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Johns Hopkins and Army doctor charged as would-be Russian spies

An Army major and her Russian-speaking spouse tried to steal medical records to help the Russian war effort, according to the indictment.

(CN) — A Johns Hopkins physician and her spouse, once celebrated as the U.S. Army’s first transgender soldier, have been charged with conspiracy for trying to give confidential military medical records to Russia.

Anna Gabrielian and Jamie Lee Henry were charged in an indictment unsealed Thursday in federal court in Maryland with conspiracy to violate the Health Insurance Portability and Accountability Act (HIPAA), which prohibits unauthorized transfer or disclosure of private medical records.

Henry, a major in the U.S. Army Medical Corps with a secret security clearance, came out as transgender in 2015 and was the first soldier known to have transitioned from male to female while serving, according to a 2015 article in Buzzfeed. She worked at Fort Bragg.

Until Thursday, Gabrielian was listed by Johns Hopkins as an Instructor of Anesthesiology and Critical Care Medicine with a proficiency in Russian. She earned her medical degree in 2012 at the University of Pittsburgh.

“We were shocked to learn about this news this morning and intend to fully cooperate with investigators,” a Hopkins spokesperson wrote in response to Courthouse News’s request for comment.

The FBI used an undercover agent to take the couple down, according to the indictment, by answering queries Gabrielian sent to the Russian embassy and posing as a representative of the Russian government.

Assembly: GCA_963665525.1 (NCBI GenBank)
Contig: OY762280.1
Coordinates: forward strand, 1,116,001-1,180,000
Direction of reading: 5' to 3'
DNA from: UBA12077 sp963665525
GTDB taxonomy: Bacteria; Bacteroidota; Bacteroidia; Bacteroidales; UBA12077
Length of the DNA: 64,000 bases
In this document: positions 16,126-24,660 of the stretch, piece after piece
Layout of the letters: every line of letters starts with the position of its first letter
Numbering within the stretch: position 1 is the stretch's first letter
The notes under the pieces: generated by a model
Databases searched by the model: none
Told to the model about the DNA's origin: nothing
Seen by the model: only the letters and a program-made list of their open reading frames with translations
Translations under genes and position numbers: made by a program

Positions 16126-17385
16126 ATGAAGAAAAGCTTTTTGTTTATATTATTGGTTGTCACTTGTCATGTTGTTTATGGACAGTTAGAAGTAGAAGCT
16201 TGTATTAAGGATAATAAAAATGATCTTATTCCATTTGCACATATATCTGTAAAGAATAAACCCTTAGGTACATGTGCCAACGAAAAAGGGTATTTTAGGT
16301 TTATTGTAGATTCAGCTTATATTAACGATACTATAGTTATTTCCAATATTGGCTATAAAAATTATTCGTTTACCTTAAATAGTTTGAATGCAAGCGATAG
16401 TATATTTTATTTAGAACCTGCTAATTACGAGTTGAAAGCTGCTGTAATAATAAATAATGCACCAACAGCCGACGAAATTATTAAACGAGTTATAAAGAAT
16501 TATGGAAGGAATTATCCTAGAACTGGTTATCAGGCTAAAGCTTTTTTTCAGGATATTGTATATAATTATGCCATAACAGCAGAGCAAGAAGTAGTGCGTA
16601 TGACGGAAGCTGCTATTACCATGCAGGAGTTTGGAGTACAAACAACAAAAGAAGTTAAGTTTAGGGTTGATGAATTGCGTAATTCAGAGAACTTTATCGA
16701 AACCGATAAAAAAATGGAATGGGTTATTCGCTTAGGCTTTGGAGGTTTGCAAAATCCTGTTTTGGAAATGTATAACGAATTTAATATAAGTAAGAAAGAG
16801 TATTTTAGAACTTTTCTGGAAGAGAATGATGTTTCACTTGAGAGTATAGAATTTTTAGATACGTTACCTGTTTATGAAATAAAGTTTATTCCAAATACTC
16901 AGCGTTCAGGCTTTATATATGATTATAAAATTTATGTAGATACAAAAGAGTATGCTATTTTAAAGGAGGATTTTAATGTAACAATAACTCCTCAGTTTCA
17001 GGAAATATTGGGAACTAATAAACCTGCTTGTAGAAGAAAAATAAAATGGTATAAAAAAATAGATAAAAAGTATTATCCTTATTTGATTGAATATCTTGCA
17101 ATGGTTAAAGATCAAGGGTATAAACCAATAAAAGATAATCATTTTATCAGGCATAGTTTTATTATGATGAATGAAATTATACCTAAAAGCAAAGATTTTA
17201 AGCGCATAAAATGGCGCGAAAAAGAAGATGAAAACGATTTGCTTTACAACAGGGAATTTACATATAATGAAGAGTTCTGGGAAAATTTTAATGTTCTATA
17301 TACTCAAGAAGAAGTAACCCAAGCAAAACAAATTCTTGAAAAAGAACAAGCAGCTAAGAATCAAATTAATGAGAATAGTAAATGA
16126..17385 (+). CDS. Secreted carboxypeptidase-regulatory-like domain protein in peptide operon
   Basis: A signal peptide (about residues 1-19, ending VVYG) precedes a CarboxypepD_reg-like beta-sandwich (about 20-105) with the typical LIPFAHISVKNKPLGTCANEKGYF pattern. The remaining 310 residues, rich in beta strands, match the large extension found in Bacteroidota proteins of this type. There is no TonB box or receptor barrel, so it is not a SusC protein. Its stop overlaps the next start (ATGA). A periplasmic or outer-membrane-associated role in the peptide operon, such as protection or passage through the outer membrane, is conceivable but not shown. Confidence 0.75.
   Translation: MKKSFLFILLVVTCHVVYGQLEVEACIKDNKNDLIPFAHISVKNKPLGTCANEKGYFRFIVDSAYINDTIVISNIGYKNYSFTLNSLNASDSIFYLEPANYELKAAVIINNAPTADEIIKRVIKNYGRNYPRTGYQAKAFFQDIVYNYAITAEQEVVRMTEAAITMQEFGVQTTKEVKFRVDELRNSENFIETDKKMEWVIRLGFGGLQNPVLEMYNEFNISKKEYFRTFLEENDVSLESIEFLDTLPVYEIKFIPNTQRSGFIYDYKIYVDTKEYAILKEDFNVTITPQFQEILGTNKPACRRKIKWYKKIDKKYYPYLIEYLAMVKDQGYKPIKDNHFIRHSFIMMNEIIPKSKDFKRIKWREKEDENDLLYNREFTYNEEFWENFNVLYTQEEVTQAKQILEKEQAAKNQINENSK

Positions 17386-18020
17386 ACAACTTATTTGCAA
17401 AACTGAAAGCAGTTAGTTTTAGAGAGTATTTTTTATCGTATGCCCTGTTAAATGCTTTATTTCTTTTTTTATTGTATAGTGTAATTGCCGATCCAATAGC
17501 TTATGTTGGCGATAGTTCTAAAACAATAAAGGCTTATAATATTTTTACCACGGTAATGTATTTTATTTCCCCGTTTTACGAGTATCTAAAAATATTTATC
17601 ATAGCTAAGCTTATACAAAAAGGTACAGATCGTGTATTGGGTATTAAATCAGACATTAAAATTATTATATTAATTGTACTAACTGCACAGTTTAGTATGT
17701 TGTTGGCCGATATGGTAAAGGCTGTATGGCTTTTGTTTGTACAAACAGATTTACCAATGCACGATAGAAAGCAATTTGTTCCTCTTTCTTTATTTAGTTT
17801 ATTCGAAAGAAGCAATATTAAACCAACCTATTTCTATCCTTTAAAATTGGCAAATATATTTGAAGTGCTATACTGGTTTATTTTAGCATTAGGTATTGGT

The couple promised to obtain medical records from military personnel and their families held by both the U.S. Army and Hopkins, the indictment says. Gabrielian met the FBI agent on Aug. 17 at a Baltimore hotel, and told them she was motivated to help Russia, claiming her spouse, Henry had the most relevant information, “including how the U.S. military establishes an army hospital in war conditions, and about previous training the U.S. military provided to Ukrainian personnel.”

At a later meeting that same day, the indictment says, Henry told the FBI agent she was committed to helping Russia and had considered joining the Russian military. She later provided medical information concerning at least five people to the agent, including the spouse of a current naval intelligence officer and a current employee of the Department of Defense.

As portrayed by the government, the married couple sounded at times like Boris and Natasha from the Rocky and Bullwinkle cartoon: “If you have a useful long term weapon, that can be used for years,” Gabrielian told the FBI agent. “If you use it for something that’s not tactically advantageous, you’ve lost it for nothing.”

“I don’t want to know your name,” Henry told the agent. “Because I want plausible deniability too. In a security clearance situation they want to know names of people and all this stuff.”

In a later meeting Gabrielian called Henry a “coward” for her concerns about ethics and HIPAA violations and stated that she violated HIPAA “all the time,” the indictment says.

The pair were worried about their children in the event they were caught, Gabrielian telling the FBI agent to put them on “a nice flight to Turkey to go on vacation because I don’t want to end in jail here with my kids being hostages over my head.”

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